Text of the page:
We have been planning a new phase of this project and submitted a grant request to NWRA (National Association of Wildlife Rehabilitators) for partial sponsorship.
The project leader will be Dr. John Means, a local veterinarian and Center for Wildlife Board member.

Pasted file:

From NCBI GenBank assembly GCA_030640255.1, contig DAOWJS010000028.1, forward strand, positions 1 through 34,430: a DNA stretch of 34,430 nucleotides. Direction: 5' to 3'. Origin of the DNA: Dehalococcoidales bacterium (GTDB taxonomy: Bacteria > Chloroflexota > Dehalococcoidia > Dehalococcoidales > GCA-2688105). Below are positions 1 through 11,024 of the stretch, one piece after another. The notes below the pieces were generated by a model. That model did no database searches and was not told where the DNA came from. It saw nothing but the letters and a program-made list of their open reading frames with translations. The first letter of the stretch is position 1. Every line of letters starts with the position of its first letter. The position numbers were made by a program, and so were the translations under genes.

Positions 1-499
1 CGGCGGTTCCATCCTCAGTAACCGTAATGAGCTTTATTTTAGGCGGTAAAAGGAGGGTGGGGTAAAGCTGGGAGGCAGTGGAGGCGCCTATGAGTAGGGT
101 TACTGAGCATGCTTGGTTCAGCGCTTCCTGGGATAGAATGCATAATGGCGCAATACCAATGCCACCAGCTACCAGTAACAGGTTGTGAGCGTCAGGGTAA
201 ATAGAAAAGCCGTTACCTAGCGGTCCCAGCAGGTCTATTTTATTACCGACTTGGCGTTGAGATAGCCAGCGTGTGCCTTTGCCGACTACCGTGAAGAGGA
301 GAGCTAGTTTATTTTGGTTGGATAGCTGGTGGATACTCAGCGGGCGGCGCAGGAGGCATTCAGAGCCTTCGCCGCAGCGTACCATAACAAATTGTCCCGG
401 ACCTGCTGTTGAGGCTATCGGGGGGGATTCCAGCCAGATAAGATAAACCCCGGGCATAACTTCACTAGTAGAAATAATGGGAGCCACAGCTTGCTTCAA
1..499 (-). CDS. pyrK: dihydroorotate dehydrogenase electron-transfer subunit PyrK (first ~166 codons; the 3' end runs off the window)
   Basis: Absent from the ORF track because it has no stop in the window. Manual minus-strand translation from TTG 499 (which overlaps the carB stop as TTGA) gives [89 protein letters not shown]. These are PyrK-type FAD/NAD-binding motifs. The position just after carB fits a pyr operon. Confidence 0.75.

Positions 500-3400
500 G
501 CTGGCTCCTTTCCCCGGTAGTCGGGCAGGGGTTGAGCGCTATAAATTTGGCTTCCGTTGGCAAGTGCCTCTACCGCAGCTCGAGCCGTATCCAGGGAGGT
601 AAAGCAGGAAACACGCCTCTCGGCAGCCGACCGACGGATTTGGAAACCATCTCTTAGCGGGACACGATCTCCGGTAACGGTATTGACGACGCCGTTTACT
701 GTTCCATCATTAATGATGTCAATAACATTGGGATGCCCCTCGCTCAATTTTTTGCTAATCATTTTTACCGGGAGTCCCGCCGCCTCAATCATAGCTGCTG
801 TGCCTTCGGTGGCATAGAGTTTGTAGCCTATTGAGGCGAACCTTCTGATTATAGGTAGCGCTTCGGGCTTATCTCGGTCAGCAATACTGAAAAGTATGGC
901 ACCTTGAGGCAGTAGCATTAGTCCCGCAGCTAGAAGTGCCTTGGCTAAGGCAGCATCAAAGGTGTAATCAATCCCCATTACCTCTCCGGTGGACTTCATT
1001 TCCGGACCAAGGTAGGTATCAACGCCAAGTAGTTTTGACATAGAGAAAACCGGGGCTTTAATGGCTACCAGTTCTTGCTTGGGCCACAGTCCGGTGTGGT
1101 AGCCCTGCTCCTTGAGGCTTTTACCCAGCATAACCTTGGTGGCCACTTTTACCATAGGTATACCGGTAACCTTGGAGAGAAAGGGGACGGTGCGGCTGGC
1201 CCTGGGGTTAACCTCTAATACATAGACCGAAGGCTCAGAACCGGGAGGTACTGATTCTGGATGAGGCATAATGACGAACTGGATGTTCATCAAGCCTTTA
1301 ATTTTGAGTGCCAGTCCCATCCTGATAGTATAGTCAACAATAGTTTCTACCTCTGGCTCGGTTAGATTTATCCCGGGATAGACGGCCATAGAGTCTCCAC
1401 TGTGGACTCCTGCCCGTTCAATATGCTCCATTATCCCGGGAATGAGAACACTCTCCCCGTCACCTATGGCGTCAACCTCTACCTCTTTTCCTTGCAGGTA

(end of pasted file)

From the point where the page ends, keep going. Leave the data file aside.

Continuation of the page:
The project abstract is as follows: Platform transmitting terminals (PTTs) will be affixed to two rehabilitated owls with unilateral ocular trauma. Their movements and survivorship will be tracked after release. The birds, a barred owl (Strix varia) and a great horned owl (Bubo virginianus), will be made available by the Center for Wildlife, in Cape Neddick, Maine. Both birds will be kept in rehabilitation until change in the visible damage to the eye (as assessed by opthalmascope) has ceased, indicating that remaining damage is permanent. Degree of ocular damage will be assessed by a veterinarian upon initial admission to Center for Wildlife, and again just prior to release. After undergoing rehabilitation, exhibiting adequate flight capability (as determined by staff rehabilitators), and demonstrating the ability to capture live prey in a large flight enclosure, the owls will be released back to the territory in which they were found. They will be tracked as long as possible, and a visual confirmation will be attempted if the birds do not move substantially for a week. If a bird dies, attempts will be made to recover the carcass, at which time radiographs and necropsy will be conducted to determine the cause of death.
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